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Fall Retreat, 2013 – Part 2 (of 3)

02 Oct
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Nature art on the lake

With the facility we use for our local retreats now being situated on the Flathead Lake we were surrounded with a profound beauty emanating through the large body of water surrounded by mountains and also through the woods around the property.  Engaging with nature embraces a deep longing for connection that I think we all share as a human body.  Stepping out into nature, into the elements, feeling the wind on our face, the earth beneath our feet – this is of great benefit to the spirit.

(In case you like factual info about stuff: Flathead Lake is the largest freshwater lake west of the Mississippi in the contiguous U.S.  It spans about 30 miles long and 16 miles wide.  On average it sits at 164 ft. deep with a maximum of 370 feet deep, which makes it deeper than the Yellow Sea or the Persian Gulf.  It is also one of the cleanest lakes in the populated world for it’s size and type.)

Flathead Lake

Flathead Lake

One night on retreat I opened my window in the room I was staying in and could hear the lapping of the lake on the shore and wrote this:

Through my open window

calls the fluid pounding heartbeat of the lake

Strong surges of water lap on pebbled ground

Early autumn trees sway quietly

amid the cover of night

My breath, like the lake’s tide,

moves in and out effortlessly

Nature’s voice harmonizing with itself

sings me to sleep

Outdoor walking meditation

Outdoor walking meditation

Here are some of the notes I took during Cheri Maples dharma talk on Saturday September 28th, 2013:

Without  mindful awareness engaged practice can lead to burn out.  Skillful action isn’t about giving answers to others, it’s about encouraging others to confront them with their own freedom.  Without equanimity compassion can burn too hot.

Equanimity is to be equally near all things – it is not an absence of emotion, it is letting the emotions flow through and not getting latched onto them.  Equanimity is unconditional friendship with ourselves, not passive acceptance.  There is a great myth that if we lose our anger we will lose our care.  Equanimity is about connection not division and requires the ability to rest in uncertainty.  It is about letting go of our expectations that things will be different without giving up the possibility of change.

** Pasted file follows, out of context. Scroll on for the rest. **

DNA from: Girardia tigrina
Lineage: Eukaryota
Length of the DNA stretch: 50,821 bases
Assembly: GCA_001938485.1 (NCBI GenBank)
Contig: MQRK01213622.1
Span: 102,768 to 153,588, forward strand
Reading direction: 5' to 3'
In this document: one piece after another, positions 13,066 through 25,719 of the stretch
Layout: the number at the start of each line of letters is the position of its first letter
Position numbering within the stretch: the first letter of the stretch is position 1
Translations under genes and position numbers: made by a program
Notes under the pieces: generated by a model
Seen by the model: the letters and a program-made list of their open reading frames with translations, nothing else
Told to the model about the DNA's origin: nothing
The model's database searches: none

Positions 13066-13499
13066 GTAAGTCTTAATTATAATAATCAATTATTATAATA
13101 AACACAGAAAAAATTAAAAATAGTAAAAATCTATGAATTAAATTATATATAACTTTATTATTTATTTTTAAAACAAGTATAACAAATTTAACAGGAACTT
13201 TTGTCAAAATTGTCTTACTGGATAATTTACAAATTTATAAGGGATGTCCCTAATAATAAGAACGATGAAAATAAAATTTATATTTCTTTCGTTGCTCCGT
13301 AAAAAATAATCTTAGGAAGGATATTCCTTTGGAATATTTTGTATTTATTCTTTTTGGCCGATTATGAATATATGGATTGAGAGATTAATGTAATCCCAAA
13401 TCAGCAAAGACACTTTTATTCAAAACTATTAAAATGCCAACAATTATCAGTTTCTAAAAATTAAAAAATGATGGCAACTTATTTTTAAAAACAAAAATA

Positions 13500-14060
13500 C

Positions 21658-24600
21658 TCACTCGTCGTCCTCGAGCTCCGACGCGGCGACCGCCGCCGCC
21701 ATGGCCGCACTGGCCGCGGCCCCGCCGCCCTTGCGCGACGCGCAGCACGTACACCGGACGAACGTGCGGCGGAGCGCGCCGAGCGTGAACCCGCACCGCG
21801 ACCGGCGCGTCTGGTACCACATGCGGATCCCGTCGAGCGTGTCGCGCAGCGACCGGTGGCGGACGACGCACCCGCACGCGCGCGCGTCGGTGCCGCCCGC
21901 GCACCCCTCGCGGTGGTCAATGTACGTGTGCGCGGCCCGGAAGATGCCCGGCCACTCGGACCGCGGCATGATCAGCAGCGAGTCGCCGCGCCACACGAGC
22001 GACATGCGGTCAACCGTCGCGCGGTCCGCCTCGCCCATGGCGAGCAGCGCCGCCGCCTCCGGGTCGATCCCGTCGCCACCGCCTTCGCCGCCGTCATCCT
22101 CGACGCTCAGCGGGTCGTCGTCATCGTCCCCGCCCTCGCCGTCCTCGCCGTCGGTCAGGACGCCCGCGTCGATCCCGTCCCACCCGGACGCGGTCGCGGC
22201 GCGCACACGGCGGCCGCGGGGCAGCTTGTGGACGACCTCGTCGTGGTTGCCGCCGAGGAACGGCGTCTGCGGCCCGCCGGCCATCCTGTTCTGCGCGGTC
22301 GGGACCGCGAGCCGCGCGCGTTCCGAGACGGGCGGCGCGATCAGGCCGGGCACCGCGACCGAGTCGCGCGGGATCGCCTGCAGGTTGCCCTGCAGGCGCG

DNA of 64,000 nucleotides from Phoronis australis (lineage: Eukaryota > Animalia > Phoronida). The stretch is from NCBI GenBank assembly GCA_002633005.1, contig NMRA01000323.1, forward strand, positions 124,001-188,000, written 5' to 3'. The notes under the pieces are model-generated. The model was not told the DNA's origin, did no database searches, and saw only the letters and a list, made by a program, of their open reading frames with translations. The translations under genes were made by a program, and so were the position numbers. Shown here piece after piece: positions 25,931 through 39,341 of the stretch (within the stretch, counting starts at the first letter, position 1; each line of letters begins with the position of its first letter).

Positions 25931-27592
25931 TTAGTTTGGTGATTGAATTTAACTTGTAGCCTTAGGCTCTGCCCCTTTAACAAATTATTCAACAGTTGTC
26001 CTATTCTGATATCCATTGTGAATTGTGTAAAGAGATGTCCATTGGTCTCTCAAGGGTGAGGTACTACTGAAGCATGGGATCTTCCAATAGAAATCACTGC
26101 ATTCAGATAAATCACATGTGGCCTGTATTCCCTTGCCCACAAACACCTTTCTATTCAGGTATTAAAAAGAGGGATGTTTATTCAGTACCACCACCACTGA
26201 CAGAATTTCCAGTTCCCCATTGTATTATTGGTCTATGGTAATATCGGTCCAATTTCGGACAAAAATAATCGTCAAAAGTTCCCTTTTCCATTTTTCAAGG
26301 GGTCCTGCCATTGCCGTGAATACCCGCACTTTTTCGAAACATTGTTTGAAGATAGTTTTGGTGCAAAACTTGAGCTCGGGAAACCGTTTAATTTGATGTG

We can strengthen old habits or move towards a new way of being.  How am I engaging with what I am complaining about?  The more we think about what can go wrong the more we are primed for that to happen.  Perceptions can be real but not true.

Ethical uncertainty is part of life.  If the Mindfulness Trainings don’t make us a little uncomfortable in some way we probably aren’t fully understanding them.  If we think we are going to change the world we will probably be disappointed.

The cause of suffering: there is a self that cannot control what is happening.

When compassion guides us our footprint is lighter – there isn’t so much residue left behind.  Wisdom = embracing mistakes and imperfection.  We simply continue to do the next good thing moving forward.  Just as a tree should be a tree a human being should be a human being.  We don’t have to deny, defend, or justify our mistakes and imperfection.  We have to learn to remember what we stand for.

Letting go is accepting that all things pass.  With equanimity no practice is more important than practicing with irritation and small inconveniences – this is how we train to work with the big stuff in life.  If we can’t work with little irritations how will we work with strong emotions and difficulty?

View of the lake from the back deck

View of the lake from the back deck
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